Tip – it’s necessary to broaden your passive vocabulary. This is the range of vocabulary that you can simply understand when you hear it spoken or see it written as opposed to the active vocabulary that you can produce when speaking or writing. Your passive vocabulary will always be much greater than your active. However, to broaden and expand your passive vocabulary you should read more in English. Go online and find articles or news stories written in English that just interest you. Read the article through once at first without stopping to consider specific items of vocabulary that you are not familiar with. Just try and get the gist of the story. Then go back and look at the sentences containing words or phrases that you haven’t seen before, but don’t reach for that dictionary just yet! Instead, whilst thinking of context and probable meaning of this sentence by considering the sentence before and after it, try to substitute the unkown phrase or word with something else,with which you are familiar. Substitute some other word(s) in so that the sentence still makes sense. If you really get stuck, use the mono-lingua dictionary as a last measure.
3 Regional accents – well, nobody speaks the Queen’s English any more. That’s for sure. Even the BBC is full of presenters from Glasgow, Manchester, Texas and Dublin! And these accents can make life difficult, even for the native speaker! Speakers with strong Scottish accents have appeared on UK tv news and documentary programmes along with sub-titles to help the southerners understand what is being said!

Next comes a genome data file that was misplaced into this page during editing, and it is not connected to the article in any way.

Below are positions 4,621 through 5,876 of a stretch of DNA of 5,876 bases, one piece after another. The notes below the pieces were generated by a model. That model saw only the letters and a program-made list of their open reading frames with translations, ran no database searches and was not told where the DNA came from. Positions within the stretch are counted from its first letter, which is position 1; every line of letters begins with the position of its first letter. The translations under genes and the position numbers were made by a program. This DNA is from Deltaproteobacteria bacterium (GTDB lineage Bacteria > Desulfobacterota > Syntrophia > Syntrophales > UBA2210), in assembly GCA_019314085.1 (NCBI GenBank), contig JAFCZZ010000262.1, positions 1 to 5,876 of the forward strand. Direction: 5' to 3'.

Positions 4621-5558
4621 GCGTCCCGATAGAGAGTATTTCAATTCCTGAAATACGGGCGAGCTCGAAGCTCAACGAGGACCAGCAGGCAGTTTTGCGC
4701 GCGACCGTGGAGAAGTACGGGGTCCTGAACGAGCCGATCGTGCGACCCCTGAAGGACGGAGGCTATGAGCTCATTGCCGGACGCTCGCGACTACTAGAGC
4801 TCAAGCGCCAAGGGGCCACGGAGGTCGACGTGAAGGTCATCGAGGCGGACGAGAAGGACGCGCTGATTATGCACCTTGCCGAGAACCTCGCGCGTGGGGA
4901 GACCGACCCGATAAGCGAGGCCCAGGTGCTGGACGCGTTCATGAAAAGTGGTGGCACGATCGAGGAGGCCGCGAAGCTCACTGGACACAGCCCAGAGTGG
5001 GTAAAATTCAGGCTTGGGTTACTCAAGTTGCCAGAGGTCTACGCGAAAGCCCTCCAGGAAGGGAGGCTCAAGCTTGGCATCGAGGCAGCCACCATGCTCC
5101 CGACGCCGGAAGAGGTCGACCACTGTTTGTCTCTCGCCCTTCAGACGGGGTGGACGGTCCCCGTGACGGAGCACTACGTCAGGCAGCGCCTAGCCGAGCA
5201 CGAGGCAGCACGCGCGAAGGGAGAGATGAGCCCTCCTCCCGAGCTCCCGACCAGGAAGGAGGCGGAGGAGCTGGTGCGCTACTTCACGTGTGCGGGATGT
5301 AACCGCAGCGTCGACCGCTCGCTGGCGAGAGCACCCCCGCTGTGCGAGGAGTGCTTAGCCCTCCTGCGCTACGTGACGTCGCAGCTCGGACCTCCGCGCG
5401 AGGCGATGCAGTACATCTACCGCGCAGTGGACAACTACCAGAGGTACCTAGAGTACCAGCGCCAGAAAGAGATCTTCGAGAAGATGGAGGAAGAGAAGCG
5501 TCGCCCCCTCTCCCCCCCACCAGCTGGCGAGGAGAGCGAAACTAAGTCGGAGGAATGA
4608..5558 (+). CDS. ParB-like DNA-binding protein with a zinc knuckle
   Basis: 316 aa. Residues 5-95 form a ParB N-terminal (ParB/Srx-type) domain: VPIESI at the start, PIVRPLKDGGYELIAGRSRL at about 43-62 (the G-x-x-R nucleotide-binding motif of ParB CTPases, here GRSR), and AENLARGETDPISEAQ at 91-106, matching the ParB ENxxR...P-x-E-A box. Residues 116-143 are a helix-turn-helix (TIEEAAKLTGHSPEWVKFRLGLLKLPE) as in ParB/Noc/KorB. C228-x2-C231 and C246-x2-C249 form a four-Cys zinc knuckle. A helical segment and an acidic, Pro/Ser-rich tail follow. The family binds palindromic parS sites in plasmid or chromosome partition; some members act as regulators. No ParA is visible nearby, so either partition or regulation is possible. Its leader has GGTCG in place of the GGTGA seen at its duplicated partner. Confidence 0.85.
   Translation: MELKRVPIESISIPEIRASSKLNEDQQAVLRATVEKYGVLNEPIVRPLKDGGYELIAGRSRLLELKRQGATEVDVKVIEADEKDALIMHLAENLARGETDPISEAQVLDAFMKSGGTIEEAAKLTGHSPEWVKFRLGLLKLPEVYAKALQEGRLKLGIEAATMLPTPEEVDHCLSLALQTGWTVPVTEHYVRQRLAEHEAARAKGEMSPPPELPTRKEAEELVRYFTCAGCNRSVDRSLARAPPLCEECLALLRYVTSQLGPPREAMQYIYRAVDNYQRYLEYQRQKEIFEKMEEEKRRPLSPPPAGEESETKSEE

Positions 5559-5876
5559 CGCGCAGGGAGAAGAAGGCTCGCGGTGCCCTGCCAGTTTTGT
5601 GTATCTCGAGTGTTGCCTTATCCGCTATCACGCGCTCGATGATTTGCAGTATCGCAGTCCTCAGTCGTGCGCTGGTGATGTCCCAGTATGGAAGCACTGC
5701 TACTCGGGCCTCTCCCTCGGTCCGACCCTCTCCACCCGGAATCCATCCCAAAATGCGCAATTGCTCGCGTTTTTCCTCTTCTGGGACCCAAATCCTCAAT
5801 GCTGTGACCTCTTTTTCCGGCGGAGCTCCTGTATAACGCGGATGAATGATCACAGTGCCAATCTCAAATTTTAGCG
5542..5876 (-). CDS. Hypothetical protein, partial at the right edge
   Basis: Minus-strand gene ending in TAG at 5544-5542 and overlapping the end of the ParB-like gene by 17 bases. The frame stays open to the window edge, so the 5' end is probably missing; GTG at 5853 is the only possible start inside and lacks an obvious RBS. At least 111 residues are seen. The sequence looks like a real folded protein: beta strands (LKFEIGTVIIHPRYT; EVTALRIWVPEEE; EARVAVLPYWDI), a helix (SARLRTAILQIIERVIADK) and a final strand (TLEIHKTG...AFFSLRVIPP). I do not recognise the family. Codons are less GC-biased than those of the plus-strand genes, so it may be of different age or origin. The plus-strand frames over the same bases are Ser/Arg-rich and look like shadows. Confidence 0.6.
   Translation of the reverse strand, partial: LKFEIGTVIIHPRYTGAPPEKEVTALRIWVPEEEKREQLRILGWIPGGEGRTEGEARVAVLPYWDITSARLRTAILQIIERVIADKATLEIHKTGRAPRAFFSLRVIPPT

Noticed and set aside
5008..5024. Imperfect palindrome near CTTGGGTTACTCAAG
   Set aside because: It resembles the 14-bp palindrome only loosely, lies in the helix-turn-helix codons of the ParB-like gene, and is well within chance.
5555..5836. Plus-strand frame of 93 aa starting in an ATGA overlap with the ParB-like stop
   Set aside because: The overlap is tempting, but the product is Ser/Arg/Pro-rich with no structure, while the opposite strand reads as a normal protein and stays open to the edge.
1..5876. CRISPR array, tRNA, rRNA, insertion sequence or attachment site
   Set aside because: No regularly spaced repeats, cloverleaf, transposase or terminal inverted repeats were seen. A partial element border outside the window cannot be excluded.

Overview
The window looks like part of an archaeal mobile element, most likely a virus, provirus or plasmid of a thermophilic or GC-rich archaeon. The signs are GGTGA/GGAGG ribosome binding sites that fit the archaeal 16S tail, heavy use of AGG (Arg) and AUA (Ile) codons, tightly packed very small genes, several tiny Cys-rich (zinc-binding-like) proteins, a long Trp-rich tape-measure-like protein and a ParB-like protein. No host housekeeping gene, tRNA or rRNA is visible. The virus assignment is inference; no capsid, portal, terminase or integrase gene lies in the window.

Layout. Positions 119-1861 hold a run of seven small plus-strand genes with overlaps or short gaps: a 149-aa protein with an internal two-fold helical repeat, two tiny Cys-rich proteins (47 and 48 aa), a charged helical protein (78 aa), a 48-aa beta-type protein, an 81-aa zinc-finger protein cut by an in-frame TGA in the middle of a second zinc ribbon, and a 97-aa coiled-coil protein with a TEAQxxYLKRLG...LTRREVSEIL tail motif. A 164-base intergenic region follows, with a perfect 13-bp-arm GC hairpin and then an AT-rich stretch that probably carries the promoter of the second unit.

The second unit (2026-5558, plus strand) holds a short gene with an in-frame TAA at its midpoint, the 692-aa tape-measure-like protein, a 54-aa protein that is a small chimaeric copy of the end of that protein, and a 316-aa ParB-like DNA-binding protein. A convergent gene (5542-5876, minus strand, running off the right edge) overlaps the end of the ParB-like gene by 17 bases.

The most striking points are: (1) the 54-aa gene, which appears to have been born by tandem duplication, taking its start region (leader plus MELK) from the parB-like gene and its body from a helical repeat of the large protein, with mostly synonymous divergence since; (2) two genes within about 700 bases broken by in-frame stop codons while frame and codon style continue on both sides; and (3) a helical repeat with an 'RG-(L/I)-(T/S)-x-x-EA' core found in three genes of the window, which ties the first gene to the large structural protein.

Tip – again, there are lots of free resources out there on the internet to help you. Search on YouTube under Scottish or Irish accent and you are bound to find plenty of material to work with. Join an international social network site like Facebook, actively seek out native speakers of regional English and then get to know them. VOIP calls on Skype, MSN or ooVoo are free ad easy to set up with a modern pc and headset, so you can soon be chatting away to your new friends and getting to grips with the trickiest regional English accents from all over the world, from the comfort of your home or office. I bet you can even find some homesick native English speaker working or studying in your home town who would love to make friends with a local and chat in English over a beer!
When you find it difficult to understand native speakers of English, you are not alone. It’s a common complaint from even the most advanced level learners of English as a foreign language! But, there are lots and lots of things that can be done to help yourself here. As soon as you start to put into practice all the tips above, you will be amazed how soon and quickly the mist of incomprehension starts to burn away as you begin to glow in the sunshine of improved self-confidence!
About The Author
As the Director of inlingua Manchester, a busy business English language school in England, Peter Hayes gets to work with and assist lots of foreign executives every week. Did you find his tips helpful? well, why don’t you contact him now for a FREE English language Needs Analysis interview and level test?=> http://www.inlingua-manchester.co.uk
The author invites you to visit: http://www.inlingua-manchester.co.uk